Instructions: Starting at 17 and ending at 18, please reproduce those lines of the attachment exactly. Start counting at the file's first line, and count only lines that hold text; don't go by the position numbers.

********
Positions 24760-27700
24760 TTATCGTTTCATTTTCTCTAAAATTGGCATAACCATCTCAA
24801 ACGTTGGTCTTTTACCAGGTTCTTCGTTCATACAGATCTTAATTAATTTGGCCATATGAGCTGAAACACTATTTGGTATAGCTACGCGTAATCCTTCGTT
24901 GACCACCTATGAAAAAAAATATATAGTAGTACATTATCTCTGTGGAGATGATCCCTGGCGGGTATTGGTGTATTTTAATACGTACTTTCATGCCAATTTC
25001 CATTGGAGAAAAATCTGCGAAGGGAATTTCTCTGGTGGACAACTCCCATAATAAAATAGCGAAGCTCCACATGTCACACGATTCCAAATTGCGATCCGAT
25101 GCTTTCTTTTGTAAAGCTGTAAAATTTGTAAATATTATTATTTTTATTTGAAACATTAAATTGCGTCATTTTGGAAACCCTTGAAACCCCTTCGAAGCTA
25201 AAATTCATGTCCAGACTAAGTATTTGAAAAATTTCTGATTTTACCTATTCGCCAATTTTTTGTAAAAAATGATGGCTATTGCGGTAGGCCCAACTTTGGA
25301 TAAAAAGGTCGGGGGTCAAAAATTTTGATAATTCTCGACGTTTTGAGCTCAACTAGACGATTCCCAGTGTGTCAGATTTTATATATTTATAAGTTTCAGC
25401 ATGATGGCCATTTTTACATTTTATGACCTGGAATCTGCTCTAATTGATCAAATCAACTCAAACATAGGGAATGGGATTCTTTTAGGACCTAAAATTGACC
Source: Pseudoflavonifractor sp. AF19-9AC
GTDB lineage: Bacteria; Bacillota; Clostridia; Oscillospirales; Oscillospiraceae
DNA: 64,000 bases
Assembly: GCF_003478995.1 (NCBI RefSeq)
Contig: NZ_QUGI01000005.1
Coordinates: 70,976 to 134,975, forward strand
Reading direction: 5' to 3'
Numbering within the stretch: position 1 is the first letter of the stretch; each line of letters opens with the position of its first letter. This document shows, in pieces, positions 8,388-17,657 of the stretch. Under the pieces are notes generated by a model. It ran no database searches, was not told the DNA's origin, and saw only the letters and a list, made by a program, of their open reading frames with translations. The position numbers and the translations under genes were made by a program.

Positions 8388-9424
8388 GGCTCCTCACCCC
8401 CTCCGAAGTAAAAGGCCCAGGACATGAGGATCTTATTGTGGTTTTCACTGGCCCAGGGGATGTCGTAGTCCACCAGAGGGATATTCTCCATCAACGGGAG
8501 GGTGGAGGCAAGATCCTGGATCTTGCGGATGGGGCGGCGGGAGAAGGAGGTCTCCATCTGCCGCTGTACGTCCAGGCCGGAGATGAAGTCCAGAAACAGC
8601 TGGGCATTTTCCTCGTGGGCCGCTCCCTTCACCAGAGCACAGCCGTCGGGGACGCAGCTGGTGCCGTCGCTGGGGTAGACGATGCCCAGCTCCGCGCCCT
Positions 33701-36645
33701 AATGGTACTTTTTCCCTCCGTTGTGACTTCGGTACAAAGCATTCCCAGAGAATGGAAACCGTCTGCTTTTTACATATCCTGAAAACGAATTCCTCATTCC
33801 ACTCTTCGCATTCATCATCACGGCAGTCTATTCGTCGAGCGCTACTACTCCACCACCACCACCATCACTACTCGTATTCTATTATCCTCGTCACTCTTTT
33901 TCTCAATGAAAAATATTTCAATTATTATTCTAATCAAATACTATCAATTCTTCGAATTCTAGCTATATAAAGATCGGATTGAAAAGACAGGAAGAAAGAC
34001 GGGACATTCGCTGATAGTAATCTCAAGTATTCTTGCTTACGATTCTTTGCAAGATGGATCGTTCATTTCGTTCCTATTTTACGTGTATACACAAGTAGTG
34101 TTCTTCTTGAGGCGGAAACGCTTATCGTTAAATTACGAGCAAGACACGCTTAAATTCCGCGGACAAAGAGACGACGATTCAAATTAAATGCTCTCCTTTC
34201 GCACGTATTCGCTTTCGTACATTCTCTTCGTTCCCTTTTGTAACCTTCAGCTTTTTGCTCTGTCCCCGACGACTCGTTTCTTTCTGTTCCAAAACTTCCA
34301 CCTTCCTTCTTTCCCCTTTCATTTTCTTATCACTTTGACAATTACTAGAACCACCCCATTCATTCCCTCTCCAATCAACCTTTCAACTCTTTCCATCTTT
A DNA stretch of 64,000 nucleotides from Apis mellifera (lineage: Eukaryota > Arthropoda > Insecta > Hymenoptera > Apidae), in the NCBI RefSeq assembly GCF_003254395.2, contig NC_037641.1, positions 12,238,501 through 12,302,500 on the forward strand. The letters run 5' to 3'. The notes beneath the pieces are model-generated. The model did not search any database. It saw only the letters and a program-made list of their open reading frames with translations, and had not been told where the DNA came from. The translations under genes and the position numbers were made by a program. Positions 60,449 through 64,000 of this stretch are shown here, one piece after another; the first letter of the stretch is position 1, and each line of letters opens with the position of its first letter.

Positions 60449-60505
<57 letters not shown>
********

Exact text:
Numbering within the stretch: position 1 is the first letter of the stretch; each line of letters opens with the position of its first letter. This document shows, in pieces, positions 8,388-17,657 of the stretch. Under the pieces are notes generated by a model. It ran no database searches, was not told the DNA's origin, and saw only the letters and a list, made by a program, of their open reading frames with translations. The position numbers and the translations under genes were made by a program.

Positions 8388-9424